Outstanding Student Spotlight Series: A Q&A with Logan Kostroun
Major: Biological and Agricultural Engineering
Graduation: May 2014
Hometown: Cameron, TX
On his time at Texas A&M…
How have your interests evolved during your time at Texas A&M?
When I first started at Texas A&M, I wanted to pursue a career as an Agricultural Engineer, but I quickly took a keen interest in medicine. Medicine, in my opinion, is the highest level of service to those which cannot help themselves. This motivated me to take additional pre-medical coursework and get involved with student organizations, particularly the Texas A&M Pre-Medical Society, to expand my knowledge of healthcare and gain a further appreciation for the human condition.
While in the society I had the opportunity to volunteer for many great causes, including the Boys and Girls Club, Phoebe’s Home Women Shelter, St. Joseph Manor Nursing Home, Habitat for Humanity, and Special Olympics. In addition to volunteering opportunities within the Pre-Medical Society, I also spent a significant amount of time (close to 200 hours) volunteering in the community at Texas A&M Physician’s Clinic in Bryan.
In fact, it was my love for volunteering in the society that compelled me to serve the officer position of Community Service Chair and lead the organization to at least three volunteering events each week. In addition, I served as the Director of Fundraising for the Philanthropy Committee to benefit the Alzheimer’s Association.
I also served on the COALS Student Council on the Liaison to the Dean Committee. This was a great experience to be able to meet with Dean of the College to discuss various topics, serve as ambassador at University functions, assist in organizing the College career fair, and network with faculty and other young professionals.
What did you enjoy the most about studying biological and agricultural engineering?
One of the best things about the Biological & Agricultural Engineering Department at Texas A&M is the close-knit feeling and exceptional advising staff. With only 36 students in my graduating class this May, it was easy throughout my undergraduate career to create meaningful relationships and collaborate with classmates and faculty members. I consider this to be one of the major advantages of the department in comparison to larger engineering majors.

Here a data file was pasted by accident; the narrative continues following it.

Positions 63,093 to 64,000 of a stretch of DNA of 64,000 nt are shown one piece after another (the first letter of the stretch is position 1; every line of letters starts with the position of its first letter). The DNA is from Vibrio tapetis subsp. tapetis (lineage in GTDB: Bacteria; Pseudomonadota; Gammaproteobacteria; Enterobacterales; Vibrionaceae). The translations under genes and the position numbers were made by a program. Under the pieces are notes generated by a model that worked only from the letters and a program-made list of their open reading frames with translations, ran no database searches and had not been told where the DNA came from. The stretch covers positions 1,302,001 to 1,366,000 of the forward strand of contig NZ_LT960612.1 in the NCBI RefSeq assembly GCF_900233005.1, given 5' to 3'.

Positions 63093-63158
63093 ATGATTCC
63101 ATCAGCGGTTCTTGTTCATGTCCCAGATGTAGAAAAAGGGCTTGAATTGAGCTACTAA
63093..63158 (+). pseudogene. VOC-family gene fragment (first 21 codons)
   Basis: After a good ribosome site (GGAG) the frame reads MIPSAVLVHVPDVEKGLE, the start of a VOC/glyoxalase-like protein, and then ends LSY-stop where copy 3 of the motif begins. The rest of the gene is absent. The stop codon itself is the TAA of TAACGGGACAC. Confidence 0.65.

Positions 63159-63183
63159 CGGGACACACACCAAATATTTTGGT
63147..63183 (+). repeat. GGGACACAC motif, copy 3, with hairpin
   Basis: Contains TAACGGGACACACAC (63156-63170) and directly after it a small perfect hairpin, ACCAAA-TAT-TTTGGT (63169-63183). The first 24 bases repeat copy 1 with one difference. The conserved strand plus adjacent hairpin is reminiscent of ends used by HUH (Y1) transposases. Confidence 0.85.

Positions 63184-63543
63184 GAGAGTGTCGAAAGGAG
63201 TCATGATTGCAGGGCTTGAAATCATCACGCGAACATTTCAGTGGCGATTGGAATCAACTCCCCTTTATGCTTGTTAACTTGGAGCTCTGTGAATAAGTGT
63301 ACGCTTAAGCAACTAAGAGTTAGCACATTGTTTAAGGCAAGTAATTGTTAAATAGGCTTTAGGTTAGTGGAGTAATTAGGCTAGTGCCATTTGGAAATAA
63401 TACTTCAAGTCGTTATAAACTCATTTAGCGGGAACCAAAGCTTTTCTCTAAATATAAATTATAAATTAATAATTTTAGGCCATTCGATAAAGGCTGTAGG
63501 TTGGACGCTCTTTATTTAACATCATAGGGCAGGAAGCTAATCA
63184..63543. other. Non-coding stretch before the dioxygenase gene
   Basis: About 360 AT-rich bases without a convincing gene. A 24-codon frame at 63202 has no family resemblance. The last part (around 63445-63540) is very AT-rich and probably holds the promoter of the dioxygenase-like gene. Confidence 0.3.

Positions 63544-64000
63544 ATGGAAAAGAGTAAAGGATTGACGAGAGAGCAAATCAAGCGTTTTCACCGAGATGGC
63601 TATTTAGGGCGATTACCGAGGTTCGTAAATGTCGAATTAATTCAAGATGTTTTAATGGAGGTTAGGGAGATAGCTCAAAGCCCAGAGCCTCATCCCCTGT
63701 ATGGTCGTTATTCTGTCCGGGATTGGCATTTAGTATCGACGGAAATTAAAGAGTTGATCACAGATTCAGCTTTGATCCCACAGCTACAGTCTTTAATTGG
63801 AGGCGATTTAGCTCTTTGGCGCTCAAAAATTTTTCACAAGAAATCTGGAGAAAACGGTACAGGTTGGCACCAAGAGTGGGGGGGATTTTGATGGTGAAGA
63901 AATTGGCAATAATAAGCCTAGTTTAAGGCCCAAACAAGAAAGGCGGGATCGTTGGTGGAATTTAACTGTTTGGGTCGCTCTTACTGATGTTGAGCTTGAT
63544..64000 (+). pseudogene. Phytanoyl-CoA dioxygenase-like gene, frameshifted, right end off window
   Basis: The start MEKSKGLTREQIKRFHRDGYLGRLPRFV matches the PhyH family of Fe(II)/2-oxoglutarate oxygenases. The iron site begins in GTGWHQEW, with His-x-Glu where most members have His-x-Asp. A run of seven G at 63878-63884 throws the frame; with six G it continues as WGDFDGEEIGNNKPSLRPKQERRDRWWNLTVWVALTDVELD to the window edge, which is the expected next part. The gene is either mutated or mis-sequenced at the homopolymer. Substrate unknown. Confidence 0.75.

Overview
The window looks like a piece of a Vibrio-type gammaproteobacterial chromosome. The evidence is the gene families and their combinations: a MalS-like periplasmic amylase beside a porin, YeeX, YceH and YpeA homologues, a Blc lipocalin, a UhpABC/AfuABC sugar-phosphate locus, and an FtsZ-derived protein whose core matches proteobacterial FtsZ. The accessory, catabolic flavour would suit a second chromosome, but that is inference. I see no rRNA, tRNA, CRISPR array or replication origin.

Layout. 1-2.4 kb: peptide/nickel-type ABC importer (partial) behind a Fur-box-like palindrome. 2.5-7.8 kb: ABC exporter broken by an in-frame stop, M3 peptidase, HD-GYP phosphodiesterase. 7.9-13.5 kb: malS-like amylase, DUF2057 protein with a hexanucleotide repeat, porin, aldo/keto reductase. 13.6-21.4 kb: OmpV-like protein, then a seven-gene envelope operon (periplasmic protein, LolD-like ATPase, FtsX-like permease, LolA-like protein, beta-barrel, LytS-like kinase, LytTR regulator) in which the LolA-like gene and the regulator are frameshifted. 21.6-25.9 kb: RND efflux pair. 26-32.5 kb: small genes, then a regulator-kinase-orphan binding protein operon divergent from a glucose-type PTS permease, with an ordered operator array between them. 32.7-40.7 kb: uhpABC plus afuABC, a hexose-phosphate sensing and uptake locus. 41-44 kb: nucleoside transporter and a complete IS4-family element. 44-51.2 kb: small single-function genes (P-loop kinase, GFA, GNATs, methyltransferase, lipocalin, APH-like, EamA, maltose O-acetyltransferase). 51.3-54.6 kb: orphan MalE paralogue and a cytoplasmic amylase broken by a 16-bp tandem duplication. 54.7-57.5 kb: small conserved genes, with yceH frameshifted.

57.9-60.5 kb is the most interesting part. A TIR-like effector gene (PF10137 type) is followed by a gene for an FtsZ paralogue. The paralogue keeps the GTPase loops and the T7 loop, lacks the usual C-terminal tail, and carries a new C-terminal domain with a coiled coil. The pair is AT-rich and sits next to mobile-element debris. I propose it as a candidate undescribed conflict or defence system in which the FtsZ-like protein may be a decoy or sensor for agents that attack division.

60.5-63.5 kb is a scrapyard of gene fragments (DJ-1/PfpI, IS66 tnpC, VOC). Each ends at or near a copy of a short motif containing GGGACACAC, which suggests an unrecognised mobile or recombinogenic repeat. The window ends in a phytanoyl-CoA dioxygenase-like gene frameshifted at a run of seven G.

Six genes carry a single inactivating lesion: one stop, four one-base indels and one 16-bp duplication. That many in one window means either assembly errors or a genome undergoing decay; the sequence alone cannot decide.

On his future….
What made you decide to go into engineering of prosthetic limbs?
Coming from a small rural town, I assumed that having a knack for math and an interest in life sciences provided a natural career fit as a biological and agricultural engineer. However as many students tend to do as they get out on their own in college, I began developing my own set of interests, in particular a keen passion for medicine.
I began taking Pre-Medical classes in addition to my engineering degree, which I greatly enjoyed. After realizing I still had a strong passion for engineering, I came across an inspiring story about a double amputee professor at MIT named Hugh Herr, who is a prosthesis engineer himself.
I was tremendously moved by his story and inspired to the extent that a light bulb went off as to what all my experiences had led me to do; I decided to create a marriage between my fascination with engineering technology and healthcare by designing the next generation of sophisticated prosthetic limbs to improve the quality of life for patients.
You are leaving College Station for Rochester – Can you tell us what you will be doing with Mayo Graduate School?
I have taken an internship in the Motion Analysis Laboratory at the Mayo Graduate School in Rochester, Minnesota. The focus of the lab is providing state-of-the-art treatment planning for patients with movement difficulties, aids in documenting results of the therapeutic procedures and conducts research on the future clinical applications of human movement analysis.
It is my intent to apply to the Ph.D. program at Mayo and to have a career that will strive to minimize the interface between man and machine, and to ultimately make handicaps a function not of physical impairment, but rather lack of suitable engineering design.
What do you look forward to the most in your career?
I am absolutely thrilled to be able to one day design prosthetic devices, as they not only provide solutions for a better quality of life, but too provide the means to express one’s identity in an individualistic manner. I feel that applications such as these are the epitome of great engineering— that is, solutions that better the quality of life of mankind.